though it were Descartes speaking? Is it not through Plato that the being of beings if fully grasped as the visible, the ἰδέα? Is not the relation to beings as such, for Aristotle, pure looking? And yet it is no more the case the Protagoras' Sophistic statement is subjectivism than it is the case that Descartes had the capacity to bring about the overturning of Greek thought. Through Plato's thinking and Aristotle's questioning there occurred, to be sure, a decisive transformation of the interpretation of beings and of man. But this transformation always remained within the Greeks' fundamental experience of beings. Precisely as a struggle against the Sophistic, and so as dependent on it, this transformed interpretation proves so decisive as to become the ending of the Greek world, and ending which indirectly helps to prepare the possibility of the modern age. This is the reason that, later on, not just in the Middle Ages but right through the modern age and up to the present, Platonic and Aristotelian thought was able to be taken as Greek thought per se, and why all pre-Platonic thought could be considered to be merely a preparation for Plato. Because we have long been accustomed to understand Greece in terms of a modern humanistic interpretation, it remains denied to us to think being as it opened itself to Greek antiquity, to think it in a way that allows it its ownness and strangeness.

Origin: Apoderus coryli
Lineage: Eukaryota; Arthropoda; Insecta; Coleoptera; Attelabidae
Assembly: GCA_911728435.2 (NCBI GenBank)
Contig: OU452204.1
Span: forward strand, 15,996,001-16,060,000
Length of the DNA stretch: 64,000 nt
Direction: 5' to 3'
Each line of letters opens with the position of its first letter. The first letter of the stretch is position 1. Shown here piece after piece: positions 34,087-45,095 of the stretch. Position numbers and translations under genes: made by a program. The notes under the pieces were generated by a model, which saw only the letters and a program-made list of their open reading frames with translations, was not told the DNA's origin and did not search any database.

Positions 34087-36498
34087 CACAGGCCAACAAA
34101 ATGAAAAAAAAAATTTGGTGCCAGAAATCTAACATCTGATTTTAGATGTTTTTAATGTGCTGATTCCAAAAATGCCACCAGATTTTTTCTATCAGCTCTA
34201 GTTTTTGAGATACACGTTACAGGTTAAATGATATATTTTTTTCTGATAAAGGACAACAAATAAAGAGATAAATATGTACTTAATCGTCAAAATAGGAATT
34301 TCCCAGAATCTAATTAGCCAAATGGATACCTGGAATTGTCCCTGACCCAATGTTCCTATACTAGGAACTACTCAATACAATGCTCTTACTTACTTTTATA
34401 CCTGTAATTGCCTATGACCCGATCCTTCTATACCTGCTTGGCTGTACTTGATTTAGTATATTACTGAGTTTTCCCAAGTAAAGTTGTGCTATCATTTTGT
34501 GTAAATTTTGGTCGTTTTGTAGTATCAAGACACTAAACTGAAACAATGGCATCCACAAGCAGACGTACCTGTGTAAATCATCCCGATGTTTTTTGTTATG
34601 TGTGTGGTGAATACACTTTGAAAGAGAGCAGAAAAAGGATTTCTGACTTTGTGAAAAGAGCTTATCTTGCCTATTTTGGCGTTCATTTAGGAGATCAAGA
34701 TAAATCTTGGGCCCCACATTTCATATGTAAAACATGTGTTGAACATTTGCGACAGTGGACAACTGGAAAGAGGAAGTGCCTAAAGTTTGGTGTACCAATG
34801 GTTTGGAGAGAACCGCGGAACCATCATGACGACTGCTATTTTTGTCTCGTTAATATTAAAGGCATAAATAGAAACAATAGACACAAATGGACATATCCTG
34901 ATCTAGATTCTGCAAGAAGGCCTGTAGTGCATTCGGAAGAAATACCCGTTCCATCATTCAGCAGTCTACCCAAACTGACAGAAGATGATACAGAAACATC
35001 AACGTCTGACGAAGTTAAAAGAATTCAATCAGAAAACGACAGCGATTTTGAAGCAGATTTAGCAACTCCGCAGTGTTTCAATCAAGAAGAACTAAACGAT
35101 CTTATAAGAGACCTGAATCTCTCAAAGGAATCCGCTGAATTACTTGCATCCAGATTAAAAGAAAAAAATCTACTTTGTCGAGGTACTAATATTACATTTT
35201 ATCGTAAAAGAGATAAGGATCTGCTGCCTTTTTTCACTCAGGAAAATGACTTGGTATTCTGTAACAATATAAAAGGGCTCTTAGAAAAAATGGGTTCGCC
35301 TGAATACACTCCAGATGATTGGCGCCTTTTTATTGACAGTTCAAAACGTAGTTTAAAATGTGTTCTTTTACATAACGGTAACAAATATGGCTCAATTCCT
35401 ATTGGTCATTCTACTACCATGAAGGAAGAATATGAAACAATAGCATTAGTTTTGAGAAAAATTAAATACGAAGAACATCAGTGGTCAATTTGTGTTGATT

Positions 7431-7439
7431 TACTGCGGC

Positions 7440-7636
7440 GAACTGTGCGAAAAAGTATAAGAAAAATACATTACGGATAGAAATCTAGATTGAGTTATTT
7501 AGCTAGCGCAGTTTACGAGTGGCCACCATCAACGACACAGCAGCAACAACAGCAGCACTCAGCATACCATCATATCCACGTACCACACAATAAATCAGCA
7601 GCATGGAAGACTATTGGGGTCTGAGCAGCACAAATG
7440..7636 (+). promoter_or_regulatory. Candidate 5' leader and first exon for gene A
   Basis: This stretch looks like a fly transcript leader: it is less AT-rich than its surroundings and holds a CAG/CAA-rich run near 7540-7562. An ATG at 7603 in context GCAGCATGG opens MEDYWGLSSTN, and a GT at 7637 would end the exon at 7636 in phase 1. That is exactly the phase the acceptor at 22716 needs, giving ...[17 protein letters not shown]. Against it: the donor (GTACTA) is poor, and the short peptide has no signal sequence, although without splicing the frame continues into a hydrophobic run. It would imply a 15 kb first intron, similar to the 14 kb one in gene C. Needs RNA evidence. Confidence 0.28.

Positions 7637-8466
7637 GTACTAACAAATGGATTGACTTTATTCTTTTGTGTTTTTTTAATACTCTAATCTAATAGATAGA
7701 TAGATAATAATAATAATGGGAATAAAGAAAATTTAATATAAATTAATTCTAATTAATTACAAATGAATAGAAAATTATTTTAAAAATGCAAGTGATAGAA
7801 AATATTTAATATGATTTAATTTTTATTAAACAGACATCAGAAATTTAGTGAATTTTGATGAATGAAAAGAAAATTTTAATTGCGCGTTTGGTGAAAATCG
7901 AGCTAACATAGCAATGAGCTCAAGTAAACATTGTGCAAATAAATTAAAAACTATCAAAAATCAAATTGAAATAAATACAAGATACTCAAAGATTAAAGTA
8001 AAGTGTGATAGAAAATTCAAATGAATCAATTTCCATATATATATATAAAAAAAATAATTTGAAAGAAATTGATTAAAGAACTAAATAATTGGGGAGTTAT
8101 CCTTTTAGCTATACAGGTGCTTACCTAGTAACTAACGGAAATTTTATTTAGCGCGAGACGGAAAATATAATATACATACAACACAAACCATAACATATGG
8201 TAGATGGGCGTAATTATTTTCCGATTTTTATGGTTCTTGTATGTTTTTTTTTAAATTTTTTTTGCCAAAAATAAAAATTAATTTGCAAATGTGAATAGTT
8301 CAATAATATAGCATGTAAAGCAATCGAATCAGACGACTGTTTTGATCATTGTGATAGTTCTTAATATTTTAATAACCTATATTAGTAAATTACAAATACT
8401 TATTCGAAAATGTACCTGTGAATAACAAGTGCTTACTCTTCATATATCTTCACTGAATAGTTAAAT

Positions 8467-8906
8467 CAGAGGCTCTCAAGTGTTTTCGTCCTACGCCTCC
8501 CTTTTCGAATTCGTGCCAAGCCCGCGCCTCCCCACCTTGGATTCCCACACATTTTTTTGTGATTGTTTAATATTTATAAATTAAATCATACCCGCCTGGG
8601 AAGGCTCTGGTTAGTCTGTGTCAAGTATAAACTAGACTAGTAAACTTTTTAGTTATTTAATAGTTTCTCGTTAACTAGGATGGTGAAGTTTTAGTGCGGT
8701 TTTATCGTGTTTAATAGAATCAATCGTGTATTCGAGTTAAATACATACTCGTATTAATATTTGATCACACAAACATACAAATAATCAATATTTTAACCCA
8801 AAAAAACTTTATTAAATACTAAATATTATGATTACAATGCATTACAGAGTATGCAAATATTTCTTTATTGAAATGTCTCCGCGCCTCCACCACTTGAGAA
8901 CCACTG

Protagoras' statement reads:

πάντων χρημάτων μέτρον ἐστίν ἄνθρωπος, τῶν µέν ὄντων ὡς ἐστιν, τῶν δὲ οὐκ ὄντων ὡς οὐκ ἔστιν

(cf. Plato's Theaetetus 152a)

Of all things (those, namely, that man has around him in use and usage, χρήματα χρήσθαι) man is (in each case) the measure, of what presences, that it so presences, of that, however, to which presencing is denied, that it does not presence.

The being whose being is up for decision is understood, here, as that which is present in the sphere of man, arriving in this region, of itself. Who, however, is "man"? Plato tells us in the same passage by having Socrates say:

Does he (Protagoras) not understand this somewhat as follows? Whatever, at a given time, something shows itself to me as, of such an aspect is it (also) for me; but whatever it shows itself to you as, is it not such a turn for you? But you are a man just as much as I.

Man is here, accordingly, the man in each particular case (I and you, he and she). And should not this έγώ coincide with Descartes' ego cogito?


The Age of the World Picture (GA 5) by Martin Heidegger